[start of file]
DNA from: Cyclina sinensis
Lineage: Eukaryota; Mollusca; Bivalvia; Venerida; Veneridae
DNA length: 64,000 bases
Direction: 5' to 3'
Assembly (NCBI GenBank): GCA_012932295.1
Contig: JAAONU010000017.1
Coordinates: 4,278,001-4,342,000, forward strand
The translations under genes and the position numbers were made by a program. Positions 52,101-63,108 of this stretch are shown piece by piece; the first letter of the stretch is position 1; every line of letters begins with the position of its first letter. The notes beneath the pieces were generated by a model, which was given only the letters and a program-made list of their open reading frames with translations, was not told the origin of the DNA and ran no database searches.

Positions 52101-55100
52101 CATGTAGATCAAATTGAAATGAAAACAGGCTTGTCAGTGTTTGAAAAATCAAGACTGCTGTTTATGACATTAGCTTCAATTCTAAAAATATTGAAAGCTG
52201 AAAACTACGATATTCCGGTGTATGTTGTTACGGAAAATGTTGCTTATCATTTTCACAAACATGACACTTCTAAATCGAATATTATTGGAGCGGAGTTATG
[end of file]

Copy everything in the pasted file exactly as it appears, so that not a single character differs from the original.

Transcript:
DNA from: Cyclina sinensis
Lineage: Eukaryota; Mollusca; Bivalvia; Venerida; Veneridae
DNA length: 64,000 bases
Direction: 5' to 3'
Assembly (NCBI GenBank): GCA_012932295.1
Contig: JAAONU010000017.1
Coordinates: 4,278,001-4,342,000, forward strand
The translations under genes and the position numbers were made by a program. Positions 52,101-63,108 of this stretch are shown piece by piece; the first letter of the stretch is position 1; every line of letters begins with the position of its first letter. The notes beneath the pieces were generated by a model, which was given only the letters and a program-made list of their open reading frames with translations, was not told the origin of the DNA and ran no database searches.

Positions 52101-55100
52101 CATGTAGATCAAATTGAAATGAAAACAGGCTTGTCAGTGTTTGAAAAATCAAGACTGCTGTTTATGACATTAGCTTCAATTCTAAAAATATTGAAAGCTG
52201 AAAACTACGATATTCCGGTGTATGTTGTTACGGAAAATGTTGCTTATCATTTTCACAAACATGACACTTCTAAATCGAATATTATTGGAGCGGAGTTATG